That was my concept of a religious person and his/her ultimate goals in life. And I sure didn't want to end up being one of them. Therefore, I was shocked to learn that the Torah's idea of a servant of G-d is someone who a live wire. And that live wire transmits vitality, abundant goodness and blessing the presence of G-d. When you are in the presence of such people you sense a powerful flow of energy and you feel high just being in the same room. Indeed they have it all.
I remember once meeting Rabbi Raphael Levin, the son of Rabbi Aryeh Levine, whose life was portrayed in a wonderful book called, A Tzaddik in Our Times. Rabbi Raphael is, like his father, considered a truly holy person. He shook my hand, taking his time about it, not letting go right away, and suddenly I felt like I was becoming spiritually charged. The feeling didn't leave me for the whole day.
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A holy person charges everyone around him/her. S/he is more than a live wire, rather s/he is like the switch that completes the circuit so that the electricity flows. That's why we are told that even when a holy person passes away, he or she is still alive.
On the other hand, an evil person, who considered dead even when s/he is alive.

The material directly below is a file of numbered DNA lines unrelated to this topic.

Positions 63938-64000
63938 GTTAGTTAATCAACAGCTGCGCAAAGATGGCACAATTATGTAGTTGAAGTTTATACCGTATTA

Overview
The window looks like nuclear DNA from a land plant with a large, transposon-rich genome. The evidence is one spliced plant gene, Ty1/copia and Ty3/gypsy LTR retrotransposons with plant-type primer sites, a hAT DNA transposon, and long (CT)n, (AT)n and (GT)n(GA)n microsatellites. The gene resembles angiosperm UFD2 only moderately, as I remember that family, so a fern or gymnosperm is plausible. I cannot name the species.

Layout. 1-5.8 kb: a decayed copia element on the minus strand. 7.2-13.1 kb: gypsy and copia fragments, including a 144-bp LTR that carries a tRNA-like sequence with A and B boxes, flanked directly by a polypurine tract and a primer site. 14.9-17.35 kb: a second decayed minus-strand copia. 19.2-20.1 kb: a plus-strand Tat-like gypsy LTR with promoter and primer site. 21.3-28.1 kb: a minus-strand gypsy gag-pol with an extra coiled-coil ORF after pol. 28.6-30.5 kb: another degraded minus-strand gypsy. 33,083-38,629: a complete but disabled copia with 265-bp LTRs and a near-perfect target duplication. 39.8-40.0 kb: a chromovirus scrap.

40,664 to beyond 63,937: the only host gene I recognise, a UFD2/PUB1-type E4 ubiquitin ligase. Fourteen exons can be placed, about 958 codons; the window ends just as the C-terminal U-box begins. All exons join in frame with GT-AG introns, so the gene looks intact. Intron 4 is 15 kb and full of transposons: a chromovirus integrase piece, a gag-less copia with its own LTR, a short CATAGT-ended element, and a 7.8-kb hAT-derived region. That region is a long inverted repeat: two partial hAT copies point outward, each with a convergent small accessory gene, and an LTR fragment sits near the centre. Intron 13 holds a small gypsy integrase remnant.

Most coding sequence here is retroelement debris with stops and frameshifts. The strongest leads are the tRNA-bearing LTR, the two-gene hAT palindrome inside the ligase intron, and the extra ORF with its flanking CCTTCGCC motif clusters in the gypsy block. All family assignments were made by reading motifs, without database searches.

How so? First of all, an evil person doesn't even acknowledge that his/her joy and true source of wealth is to serve G-d's purpose. S/he proclaims: "I'm self-defined, self-sufficient, independent, and I don't belong to any higher order. I don't have to abide by anybody's rules. I am my own person. I am my own boss." An evil person doesn't acknowledge G-d nor seek a life of service, therefore, G-d is not in his/her life. And s/he cannot be a channel for G-d. Instead of feeling charged when you are with this person, you feel drained, as if all of your energy is being sucked out of you.
When Torah enjoins us to serve G-d with joy, it is not talking about some egotistical power that commands, "Serve me, or I'll punish you. And you better do it with a smile!" Rather, if you truly understand that serving G-d is the most self-gratifying experience a person can have, of course you will do it joyfully. You will be actualizing what you have been brought into this world to be a vessel and a vehicle for the presence of G-d on earth, for the qualities of love and justice and truth and beauty and wisdom, all the qualities of G-d. What greater wealth it there?
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Rabbi David Aaron is the founder and dean of Isralight, an international organization with programming in Israel, New York South Florida, Philadelphia, Los Angeles and Toronto. He has taught and inspired thousands of Jews who are seeking meaning in their lives and a positive connection to their Jewish roots.
He is the author of the newly released, Inviting G-d In, The Secret Life of G-d, and Endless Light: The Ancient Path of Kabbalah to Love, Spiritual Growth and Personal Power , Seeing G-d and Love is my religion. (Click on links to purchase books. Sales help fund JWR.) He lives in the old City of Jerusalem with his wife and their seven children.
© 2006, Rabbi David Aaron